I apologise if my explanation caused confusion. What I meant to say was that
the update page will pull down the relative record as chosen by a search
page prior to the update page and then populate the form with that data.
Then when someone submits the form all of the fields will be updated in that
record, even if they haven't changed anything. The problem is that we have
some pages where more than one person has to work on the same record and so
there's always a risk of two people with the same record open at once
overwriting each other's changes.

Thanks very much for your suggestions though.


-----Original Message-----
From: Norland, Martin [mailto:[EMAIL PROTECTED]
Sent: Monday, 29 November 2004 15:36
Subject: RE: [PHP-DB] Multi-User Update Problem

-----Original Message-----

>Does anyone know a good way of locking out access to a record on a 
>MySQL database when someone has the update page open? The problem is 
>that we have a local intranet site which is accessed by members of 
>different departments. Now at the moment when someone loads the page 
>all of the data is pulled into the form, and then when they submit, all
>of that data is passed back to the database, including anything they 
>haven't changed.

You should really rethink whether sending all those records is
necessary, or wise.  Is the convenience of mass updates really worth the

>What we are trying to avoid is situations where for example someone 
>leaves the form open on their computer and goes away for lunch. In the 
>meantime someone else at a different station makes changes to the form.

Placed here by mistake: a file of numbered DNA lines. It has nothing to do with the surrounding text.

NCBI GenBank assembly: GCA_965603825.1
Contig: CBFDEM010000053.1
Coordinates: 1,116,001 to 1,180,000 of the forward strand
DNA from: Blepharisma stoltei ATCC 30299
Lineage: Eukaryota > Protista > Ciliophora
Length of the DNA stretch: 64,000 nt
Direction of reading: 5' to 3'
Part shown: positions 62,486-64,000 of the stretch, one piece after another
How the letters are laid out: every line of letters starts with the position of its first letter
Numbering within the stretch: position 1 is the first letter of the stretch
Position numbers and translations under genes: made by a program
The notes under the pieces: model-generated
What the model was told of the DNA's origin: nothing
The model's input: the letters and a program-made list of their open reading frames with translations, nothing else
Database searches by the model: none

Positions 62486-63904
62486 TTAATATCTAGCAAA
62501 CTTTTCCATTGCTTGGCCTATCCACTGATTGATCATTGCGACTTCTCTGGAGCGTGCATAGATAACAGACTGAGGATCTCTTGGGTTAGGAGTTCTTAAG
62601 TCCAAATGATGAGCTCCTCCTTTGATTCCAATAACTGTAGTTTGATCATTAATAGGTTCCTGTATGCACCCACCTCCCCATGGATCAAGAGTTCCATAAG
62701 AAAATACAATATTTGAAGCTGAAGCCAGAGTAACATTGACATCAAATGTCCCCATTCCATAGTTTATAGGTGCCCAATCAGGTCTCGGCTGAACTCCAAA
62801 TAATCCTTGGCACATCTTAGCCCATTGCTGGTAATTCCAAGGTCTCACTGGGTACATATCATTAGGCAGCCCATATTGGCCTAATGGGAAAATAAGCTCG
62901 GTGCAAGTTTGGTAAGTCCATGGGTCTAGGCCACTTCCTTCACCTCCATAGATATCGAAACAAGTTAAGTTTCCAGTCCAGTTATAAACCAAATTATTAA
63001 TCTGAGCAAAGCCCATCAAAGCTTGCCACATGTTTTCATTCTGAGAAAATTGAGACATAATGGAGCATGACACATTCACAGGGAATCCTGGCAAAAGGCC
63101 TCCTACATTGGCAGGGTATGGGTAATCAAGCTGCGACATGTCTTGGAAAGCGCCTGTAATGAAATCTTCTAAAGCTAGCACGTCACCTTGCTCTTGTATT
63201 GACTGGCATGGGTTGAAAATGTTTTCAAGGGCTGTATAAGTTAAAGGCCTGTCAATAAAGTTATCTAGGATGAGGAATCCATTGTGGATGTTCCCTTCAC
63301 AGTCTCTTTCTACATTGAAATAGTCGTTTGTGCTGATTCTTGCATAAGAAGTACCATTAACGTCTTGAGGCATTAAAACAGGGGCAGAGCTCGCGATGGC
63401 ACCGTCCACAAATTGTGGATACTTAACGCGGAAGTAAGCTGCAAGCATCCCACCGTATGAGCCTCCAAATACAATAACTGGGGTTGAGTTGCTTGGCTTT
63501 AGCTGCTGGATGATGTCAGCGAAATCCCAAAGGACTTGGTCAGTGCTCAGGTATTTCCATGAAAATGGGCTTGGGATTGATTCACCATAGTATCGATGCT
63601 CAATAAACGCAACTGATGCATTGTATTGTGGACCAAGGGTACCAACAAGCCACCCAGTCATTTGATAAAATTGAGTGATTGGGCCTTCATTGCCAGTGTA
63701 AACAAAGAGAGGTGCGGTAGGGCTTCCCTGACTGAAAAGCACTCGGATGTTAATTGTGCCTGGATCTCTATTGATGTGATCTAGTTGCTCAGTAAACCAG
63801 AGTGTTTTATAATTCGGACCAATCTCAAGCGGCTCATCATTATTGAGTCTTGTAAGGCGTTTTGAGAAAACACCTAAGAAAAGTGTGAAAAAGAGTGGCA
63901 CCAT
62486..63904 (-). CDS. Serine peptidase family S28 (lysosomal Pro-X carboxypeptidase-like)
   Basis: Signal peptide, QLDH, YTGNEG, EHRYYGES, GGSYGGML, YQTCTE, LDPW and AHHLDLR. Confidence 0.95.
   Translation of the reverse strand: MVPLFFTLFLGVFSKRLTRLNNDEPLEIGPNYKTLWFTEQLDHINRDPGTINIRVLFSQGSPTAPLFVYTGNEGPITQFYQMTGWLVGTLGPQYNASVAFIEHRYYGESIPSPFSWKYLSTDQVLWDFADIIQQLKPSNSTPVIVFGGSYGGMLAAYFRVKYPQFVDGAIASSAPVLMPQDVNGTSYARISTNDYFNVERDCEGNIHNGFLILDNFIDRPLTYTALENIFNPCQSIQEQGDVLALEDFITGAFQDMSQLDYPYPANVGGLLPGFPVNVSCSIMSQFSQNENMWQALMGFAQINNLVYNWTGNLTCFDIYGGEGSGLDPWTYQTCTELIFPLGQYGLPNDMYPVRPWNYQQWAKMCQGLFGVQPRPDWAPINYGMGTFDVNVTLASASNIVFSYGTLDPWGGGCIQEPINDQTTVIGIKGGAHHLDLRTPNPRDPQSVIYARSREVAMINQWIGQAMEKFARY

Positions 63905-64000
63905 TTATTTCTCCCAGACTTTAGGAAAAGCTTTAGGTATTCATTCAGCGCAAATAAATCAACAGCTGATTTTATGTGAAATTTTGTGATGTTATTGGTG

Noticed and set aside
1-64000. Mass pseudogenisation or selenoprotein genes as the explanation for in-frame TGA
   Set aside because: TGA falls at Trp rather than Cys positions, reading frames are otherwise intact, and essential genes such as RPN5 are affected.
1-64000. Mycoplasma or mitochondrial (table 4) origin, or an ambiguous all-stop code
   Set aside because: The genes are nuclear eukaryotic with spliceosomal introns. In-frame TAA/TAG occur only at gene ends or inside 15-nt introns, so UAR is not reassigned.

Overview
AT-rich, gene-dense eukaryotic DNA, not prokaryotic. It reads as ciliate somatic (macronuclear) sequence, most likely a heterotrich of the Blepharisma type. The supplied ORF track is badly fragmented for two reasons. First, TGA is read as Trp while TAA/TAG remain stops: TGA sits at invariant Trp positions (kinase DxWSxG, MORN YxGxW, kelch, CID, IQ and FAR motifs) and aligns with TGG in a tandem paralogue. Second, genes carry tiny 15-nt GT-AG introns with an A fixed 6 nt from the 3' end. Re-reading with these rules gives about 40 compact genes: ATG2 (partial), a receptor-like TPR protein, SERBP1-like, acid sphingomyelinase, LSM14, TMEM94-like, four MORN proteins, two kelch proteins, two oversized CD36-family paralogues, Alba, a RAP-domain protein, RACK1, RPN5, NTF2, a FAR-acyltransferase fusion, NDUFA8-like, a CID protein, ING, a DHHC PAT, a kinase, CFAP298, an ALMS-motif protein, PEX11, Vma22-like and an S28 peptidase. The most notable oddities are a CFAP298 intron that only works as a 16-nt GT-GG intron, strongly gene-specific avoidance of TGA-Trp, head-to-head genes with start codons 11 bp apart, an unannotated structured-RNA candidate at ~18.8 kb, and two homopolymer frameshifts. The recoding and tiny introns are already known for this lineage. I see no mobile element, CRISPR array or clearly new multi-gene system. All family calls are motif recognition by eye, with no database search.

>Then when the first person comes back from lunch, they submit the form,

>thereby writing over all of the second person's changes with the old 

My personal opinion on this:
        Any database that's so simple/small that it should have its
entire contents updated every change, should only be managed by a single
        If that isn't an option, then the individuals should be
modifying individual records instead of the entire recordset.  This
means a listing page, and selecting the record (or records, using
checkboxes) to update.  This is where you can easily set your locking,
perhaps with a timestamp that will time out after X minutes, to prevent
users overwriting.

If neither of these are options, you have larger problems then you'll be
able to properly solve in a web environment.  Forcing the browser to
re-display the page every minute [set the href explicitly, not reload,
in case of post/etc.] is something that should at least reduce the
chances of massive overwrite errors.  Not that I particularly approve of
that method :)  It is, however, a relatively functional solution - if
you're stuck with neither of the above as being options.

- Martin Norland, Database / Web Developer, International Outreach x3257
The opinion(s) contained within this email do not necessarily represent
those of St. Jude Children's Research Hospital.

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